“I just paint what catches my attention, and that is compelling to me, and that beg to be painted,” he says.
Through “Artistic Surveillance”, a Painter Captures People’s Transient Moments on the City’s Streets
Carl Hickey lurks with a camera, recording images he’ll later commit to canvas: men with traffic cones on their heads, Spiderman brawling, a khaki-clad crowd.
Circling up the Ramps of a Car Park with an Artist Who Immortalises Them in Paint
John O’Reilly started with graffiti in his teens, and then eventually moved into oils. His paintings of car parks are on show at Glovebox, a car-park gallery, until March.
With a Paintbrush and Layer of Gold, an Artist Brings Weeds and Wildflowers into the Gallery
“My whole thing is to make wild weeds and plants, that most people disregard, precious,” says Yanny Petters.
Through Portraiture, An Artist Challenges Stereotypes of Homelessness
Each woman who features also wrote about their experience of homelessness, a sliver of their own story, to go alongside their portraits.
A New Book Looks at Old Paintings and Sketches of a Diverse Dublin
In Kathryn Milligan’s “Painting Dublin”, the artists are from different backgrounds, religions, and social classes. “What connects them is that they are painting the same city.”
Before You Ask: Salvatore Fullam Is from Lucan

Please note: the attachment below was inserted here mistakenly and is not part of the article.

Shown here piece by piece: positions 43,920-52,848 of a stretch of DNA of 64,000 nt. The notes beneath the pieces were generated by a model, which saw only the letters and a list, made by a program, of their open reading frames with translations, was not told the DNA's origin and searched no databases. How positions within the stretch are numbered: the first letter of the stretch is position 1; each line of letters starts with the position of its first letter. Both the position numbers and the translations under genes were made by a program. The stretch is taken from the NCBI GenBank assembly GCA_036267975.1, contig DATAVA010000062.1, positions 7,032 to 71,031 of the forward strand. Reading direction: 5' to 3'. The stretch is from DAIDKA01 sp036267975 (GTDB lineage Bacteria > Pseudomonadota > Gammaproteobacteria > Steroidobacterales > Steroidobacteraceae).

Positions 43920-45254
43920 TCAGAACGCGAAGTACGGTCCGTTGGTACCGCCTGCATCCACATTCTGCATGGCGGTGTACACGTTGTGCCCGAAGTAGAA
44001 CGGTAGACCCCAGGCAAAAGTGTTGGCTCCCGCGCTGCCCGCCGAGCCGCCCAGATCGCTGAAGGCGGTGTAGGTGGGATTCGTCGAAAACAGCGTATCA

The painter’s work depicts his family life: playing FIFA on Xbox, falling asleep in front of the TV, and tying his shoes without help from the father he’s never met, who is the reason people often ask him where he’s from.
An Artist Captures the Travels of Alexander von Humboldt
Oscar López’s paintings draw on the 18th-century journeys of “the forgotten father of environmentalism”. His exhibition at Pallas Studios in the Liberties opens 21 February.
A Workshop in the Revived Art of Hand-Painted Signs
“The more people painting signs the better,” says Vanessa Power, the instructor. The next two-day workshop is this weekend.
Brushing Up: A Portrait of Annie Horniman
The Abbey Theatre has quite an art collection, but archivist Mairead Delaney likes to highlight one in particular: the portrait of Annie Horniman.